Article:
In the U.S., you can respectfully address someone as "Professor [Last Name]," "Doctor [Last Name]," "Professor," or "Doctor." Often "Professor" is used based on the person being one's teacher, whether or not their job title includes "professor" and whether or not they have a doctorate. In other systems (I believe the UK?), there may be a lot of status attached to being able to call someone "Professor" beyond mere "Doctor," so perhaps calling the lecturer "Doctor" or "Doctor [Last Name]" is the safest approach.

  • Definitely agree about '<first name>' being better than 'Miss <anything>'.
    – cfr
    Commented Mar 4, 2018 at 22:23

This does depend on where you are. However, in the west, addressing anyone as Miss is considered a little inappropriate. A woman's title should not be determined by her marriage status. Sir for a male professor is not quite as bad, just very odd. In general, in an academic context you should use a person's academic title unless they have asked you to use something else (like first name).

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    "The west* is not a homogeneous block. Your advice would be wrong in some places. Besides OP said he comes from Malaysia.
    – user9646
    Commented Mar 3, 2018 at 15:50
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    @DSVA However they introduce themselves. Asking what you should calk them is also an option. In general, Ms is the title that corresponds to Mr.
    – user141592
    Commented Mar 3, 2018 at 16:28
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    "Sir for a male professor is not quite as bad, just very odd": Please, don't generalize too much. Most of my students from south Asia address me as "Sir", so there is probably a large part of the world where this would not be considered odd. Commented Mar 3, 2018 at 18:36
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    I definitely agree to stay away from miss. I hate it when my students call me that. It makes me feel like a 12-year-old girl.
    – lemontwist
    Commented Mar 3, 2018 at 19:00
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    More than 'a little inappropriate'. Many would definitely be offended by this.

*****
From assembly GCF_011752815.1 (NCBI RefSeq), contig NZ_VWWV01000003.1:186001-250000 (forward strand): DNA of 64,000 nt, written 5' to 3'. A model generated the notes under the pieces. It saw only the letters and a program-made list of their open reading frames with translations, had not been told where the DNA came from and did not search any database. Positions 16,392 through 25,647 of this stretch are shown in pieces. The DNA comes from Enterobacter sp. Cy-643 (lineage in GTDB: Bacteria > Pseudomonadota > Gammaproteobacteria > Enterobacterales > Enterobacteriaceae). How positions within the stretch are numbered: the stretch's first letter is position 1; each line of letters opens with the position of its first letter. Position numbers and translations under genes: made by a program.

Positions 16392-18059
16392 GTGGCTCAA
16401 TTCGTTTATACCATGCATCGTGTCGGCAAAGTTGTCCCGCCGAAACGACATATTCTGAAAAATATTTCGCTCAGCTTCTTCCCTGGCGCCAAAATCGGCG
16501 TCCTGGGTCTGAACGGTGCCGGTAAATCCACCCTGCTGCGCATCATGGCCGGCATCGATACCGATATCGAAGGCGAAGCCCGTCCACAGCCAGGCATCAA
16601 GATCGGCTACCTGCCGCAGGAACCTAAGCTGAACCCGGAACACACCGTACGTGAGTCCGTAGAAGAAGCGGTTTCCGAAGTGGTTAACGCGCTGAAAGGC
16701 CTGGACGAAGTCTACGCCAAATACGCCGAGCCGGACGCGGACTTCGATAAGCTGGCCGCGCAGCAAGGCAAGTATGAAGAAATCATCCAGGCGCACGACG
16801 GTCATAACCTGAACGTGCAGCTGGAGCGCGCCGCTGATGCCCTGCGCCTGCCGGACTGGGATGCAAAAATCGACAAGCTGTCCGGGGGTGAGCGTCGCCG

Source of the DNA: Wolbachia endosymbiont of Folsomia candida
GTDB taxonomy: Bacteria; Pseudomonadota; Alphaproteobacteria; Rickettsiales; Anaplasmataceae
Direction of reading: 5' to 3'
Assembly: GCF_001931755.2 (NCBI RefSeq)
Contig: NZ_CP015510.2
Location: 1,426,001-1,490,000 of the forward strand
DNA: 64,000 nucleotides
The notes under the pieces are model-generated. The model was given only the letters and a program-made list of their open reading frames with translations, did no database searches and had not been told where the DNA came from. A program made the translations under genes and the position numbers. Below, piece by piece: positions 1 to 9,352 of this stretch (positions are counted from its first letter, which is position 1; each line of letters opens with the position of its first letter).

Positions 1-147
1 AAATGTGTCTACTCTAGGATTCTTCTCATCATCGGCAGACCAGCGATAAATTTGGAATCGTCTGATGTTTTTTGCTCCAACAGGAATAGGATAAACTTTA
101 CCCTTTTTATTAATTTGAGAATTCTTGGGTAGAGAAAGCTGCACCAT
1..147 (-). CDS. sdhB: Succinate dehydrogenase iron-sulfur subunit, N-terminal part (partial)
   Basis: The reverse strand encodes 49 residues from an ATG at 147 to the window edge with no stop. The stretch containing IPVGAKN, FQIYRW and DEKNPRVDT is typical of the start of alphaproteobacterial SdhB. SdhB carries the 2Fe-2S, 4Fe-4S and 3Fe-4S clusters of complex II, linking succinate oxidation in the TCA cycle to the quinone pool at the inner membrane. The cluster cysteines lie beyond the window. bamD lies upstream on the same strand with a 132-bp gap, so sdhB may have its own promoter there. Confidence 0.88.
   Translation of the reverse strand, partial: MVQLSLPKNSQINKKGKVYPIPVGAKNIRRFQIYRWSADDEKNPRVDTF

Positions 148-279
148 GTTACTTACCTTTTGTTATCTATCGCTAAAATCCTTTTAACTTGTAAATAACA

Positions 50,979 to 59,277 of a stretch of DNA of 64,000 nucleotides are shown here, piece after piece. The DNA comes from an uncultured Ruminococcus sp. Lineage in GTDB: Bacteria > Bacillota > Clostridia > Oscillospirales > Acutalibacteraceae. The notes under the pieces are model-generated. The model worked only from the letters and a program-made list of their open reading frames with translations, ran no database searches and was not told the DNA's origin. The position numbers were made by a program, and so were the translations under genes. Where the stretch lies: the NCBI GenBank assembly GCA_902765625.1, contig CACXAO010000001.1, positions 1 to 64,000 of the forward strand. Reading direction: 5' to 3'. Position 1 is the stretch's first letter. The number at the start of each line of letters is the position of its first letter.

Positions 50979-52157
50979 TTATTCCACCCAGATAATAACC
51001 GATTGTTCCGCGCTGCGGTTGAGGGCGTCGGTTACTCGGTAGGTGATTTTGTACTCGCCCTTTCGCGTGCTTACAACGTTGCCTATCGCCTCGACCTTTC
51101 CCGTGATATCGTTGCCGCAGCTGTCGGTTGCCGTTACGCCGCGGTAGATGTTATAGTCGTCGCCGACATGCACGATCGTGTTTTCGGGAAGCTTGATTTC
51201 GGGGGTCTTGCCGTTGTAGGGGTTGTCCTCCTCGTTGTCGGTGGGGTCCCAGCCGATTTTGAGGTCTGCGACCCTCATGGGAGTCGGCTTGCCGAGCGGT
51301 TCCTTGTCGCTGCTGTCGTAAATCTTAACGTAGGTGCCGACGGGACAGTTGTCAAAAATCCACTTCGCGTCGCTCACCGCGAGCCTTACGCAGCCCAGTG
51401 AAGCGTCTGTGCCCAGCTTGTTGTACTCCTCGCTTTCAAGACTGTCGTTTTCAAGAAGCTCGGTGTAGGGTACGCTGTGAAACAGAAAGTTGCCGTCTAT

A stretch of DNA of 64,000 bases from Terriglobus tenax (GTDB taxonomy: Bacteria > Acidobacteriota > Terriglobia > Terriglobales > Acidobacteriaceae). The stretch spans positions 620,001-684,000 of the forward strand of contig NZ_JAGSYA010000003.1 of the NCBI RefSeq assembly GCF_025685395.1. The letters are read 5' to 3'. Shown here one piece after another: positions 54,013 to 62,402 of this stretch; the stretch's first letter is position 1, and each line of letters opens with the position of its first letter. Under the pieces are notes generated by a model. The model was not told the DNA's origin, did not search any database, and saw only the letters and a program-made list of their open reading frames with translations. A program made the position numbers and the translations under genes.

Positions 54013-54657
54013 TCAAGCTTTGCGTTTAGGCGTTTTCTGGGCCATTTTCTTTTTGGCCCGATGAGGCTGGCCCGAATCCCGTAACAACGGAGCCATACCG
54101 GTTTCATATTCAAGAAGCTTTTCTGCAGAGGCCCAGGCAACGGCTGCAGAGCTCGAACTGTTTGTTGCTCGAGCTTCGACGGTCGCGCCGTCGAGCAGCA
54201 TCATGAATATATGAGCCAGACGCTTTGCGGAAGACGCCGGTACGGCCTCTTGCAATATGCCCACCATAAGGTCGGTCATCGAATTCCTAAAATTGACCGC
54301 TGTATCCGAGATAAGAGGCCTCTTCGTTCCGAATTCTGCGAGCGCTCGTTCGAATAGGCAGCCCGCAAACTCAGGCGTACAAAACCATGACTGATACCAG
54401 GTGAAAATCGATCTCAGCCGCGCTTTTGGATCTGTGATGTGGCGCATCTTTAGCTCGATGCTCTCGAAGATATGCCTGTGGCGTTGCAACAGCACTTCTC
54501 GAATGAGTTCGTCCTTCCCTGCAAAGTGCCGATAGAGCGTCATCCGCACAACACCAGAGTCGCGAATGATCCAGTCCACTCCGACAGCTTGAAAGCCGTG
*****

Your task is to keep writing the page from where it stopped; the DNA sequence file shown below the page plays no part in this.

– cfr
    Commented Mar 4, 2018 at 22:20

Unfortunately, you do not include your location in your question, I will answer from a UK perspective.

Note to non-UK readers: in the UK, "sir" and "miss" are the standard titles for schoolchildren to refer to their teachers, regardless of name or title. The usage of 'miss' in this context is distinct from the usage of "Miss" vs. "Mrs" for unmarried/married women or the use of "Ms" to avoid either. For teachers below university level, this is polite, normal, and fine.

I would not take being called "Sir" as rude, as such, just odd. 'Sir' is what you get called in fancy shops; you're not a school child and you're not serving me in a shop, you don't need to call me sir. When I was teaching as a graduate student my standard reply to students who did so was "I am neither a teacher nor a knight; you do not need to call me 'sir'". I'll not presume to comment on how my female colleagues feel about being called 'miss'.

But, as to taking offence, most academics are used to dealing with students from other cultures who may use different styles of address with varying levels of formality and unlikely to actually be offended if you get it wrong. Your best bet is to observe the local culture and try and adopt the style of address used by those around you. In the UK, that usually means referring to your lecturers as 'Dr. X' or 'Prof X' (if they're a professor) the first time you talk to them and then just using their first name after that.


Undergraduate students (particularly level 1) are probably not familiar with the idea of the title "Doctor" when applied to non-medical people. When I first referred to a tutor as "Mr X" he corrected me saying he was "Dr X". I don't believe any offense was taken and afterwards I referred to all my tutors as Dr.